Genital bleeding in premenarcheal girls H.A. Ugboma and *E.W. Ugboma

Genital bleeding in premenarcheal girls
H.A. Ugboma and *E.W. Ugboma
Department of Obstetrics and Gynaecology, College of Health Sciences, University of Port Harcourt and
*Department of Radiology, University of Port Harcourt Teaching Hospital
Correspondence to: Dr. H.A. Ugboma (E-mail: [email protected])
Background: Premenarcheal vaginal bleeding is
not a common complaint.
This study was
undertaken to outline the major causes in our
Method: A retrospective study of 68 cases
managed in the University of Port Harcourt
Teaching Hospital(UPTH) over a 20-year period
was studied. Simple percentages were used to
analyse the results.
Results: Sixty-eight cases of premenarcheal
vaginal bleeding out of a total of 9,876
gynaecological admissions between January 1985
and December 2005 in UPTH were reviewed. The
major causes were urethral prolapse in 34 girls
(50%), straddle injuries in 11(16.2%), foreign bodies
10 in (14.7%), rape/sexual abuse 9 (13.2%), female
genital mutilation 3 (4.4%), unknown in 1 (1.5%).
In some cases, presentation in the clinic occurred
days to weeks after onset of symptoms.The ages
ranged between 0 and 8 years. Associated presenting
complaints were mass protruding from the vagina,
pelvic pain, dysuria, foul smelling discharge and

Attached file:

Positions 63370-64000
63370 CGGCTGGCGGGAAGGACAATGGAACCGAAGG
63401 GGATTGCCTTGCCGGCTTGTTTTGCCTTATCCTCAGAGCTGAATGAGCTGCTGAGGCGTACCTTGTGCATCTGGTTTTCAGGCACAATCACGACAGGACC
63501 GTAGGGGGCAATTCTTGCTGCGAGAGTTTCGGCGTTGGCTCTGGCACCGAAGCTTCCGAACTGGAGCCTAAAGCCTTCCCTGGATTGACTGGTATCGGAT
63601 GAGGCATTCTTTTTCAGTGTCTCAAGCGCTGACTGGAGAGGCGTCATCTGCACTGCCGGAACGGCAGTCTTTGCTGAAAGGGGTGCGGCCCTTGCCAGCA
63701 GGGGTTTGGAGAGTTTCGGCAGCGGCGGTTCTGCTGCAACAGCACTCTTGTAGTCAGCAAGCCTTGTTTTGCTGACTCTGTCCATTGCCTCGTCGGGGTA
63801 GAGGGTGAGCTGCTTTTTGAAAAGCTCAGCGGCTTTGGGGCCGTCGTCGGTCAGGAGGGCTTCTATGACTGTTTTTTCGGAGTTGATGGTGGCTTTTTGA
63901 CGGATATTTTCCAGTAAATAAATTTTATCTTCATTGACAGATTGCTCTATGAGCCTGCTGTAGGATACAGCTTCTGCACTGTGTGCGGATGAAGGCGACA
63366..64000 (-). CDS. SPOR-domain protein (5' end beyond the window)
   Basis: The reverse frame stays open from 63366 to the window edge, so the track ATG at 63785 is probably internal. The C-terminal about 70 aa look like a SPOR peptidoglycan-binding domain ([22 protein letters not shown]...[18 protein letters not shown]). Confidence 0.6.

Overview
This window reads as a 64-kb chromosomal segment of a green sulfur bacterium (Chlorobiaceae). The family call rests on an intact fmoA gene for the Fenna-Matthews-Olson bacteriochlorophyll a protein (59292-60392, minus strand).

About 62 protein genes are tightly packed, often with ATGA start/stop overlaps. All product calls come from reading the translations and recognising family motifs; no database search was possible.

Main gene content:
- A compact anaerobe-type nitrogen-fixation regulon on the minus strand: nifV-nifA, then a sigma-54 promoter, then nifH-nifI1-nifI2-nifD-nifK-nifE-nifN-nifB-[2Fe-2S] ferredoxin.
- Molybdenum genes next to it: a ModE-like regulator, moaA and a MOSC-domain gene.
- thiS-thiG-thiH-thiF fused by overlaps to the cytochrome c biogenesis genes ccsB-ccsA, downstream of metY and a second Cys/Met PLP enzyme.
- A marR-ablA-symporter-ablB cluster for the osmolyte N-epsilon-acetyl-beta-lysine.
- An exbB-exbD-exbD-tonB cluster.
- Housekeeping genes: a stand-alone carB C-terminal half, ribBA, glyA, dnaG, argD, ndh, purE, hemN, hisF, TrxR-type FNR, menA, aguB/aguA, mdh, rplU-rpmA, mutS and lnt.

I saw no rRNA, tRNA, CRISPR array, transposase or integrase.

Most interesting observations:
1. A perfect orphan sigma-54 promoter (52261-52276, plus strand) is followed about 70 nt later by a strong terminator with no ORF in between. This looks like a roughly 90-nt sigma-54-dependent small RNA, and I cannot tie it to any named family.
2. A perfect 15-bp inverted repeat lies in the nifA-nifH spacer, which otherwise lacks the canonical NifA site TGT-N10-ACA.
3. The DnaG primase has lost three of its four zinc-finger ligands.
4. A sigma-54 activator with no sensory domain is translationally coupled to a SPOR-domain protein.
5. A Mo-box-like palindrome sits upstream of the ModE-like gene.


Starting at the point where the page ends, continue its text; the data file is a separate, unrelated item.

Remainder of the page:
fever. Laboratory investigations, examination under
anaesthesia, abdominal and pelvic ultrasound scans
aided the management. Treatment options were
individualized to the causes. They were satisfactory
except in one case lost to follow-up.Two of the girls
had blood transfusion.There was no mortality in
this series.
Conclusion: Good care of young girls, early
presentation to hospital and competent treatment
of presenting cases give satisfactory outcome.
Key words: Premenarcheal vaginal bleeding,
Causes, Port Harcourt
Patients and Method
Reports of premenarcheal vaginal bleeding are
scanty1. Genital bleeding is a great source of
parental anxiety2. The childs vulnerability and
inability to express herself compounds the parents
apprehension2. Fishman and Paldi, in their series,
indicated the variable aetiologies of vulvovaginitis
as the commonest causes of vaginal prepubertal
bleeding . Most of the cases are not serious.
Precocious puberty, and rare benign and malignant
tumours of the genital tract are all possible though
rare causes . The recurrent presentation of vaginal
bleeding in young girls in the University of Port
Harcourt Teaching Hospital(UPTH) has made it
necessary to accumulate data and focus on it
particularly. The aim of this study therefore is to
identify the causes of premenarcheal genital
bleeding as seen in UPTH.
A retrospective review of 68 consecutive cases of
genital bleeding in premenarcheial girls over a 20year period (1985-2005) admitted to the
gynaecological ward of the University of Port
Harcourt Teaching Hospital (UPTH) was
The case files of these patients were retrieved
from the records department of the hospital after a
careful search of the gynaecological ward and
theatre records. Information extracted from the
case notes included the patient`s age, presenting
complaints, clinical findings, investigations done,
diagnosis, aetiologic factors, treatment carried out,
outcome and length of hospital stay. Data were
analysed using simple percentages.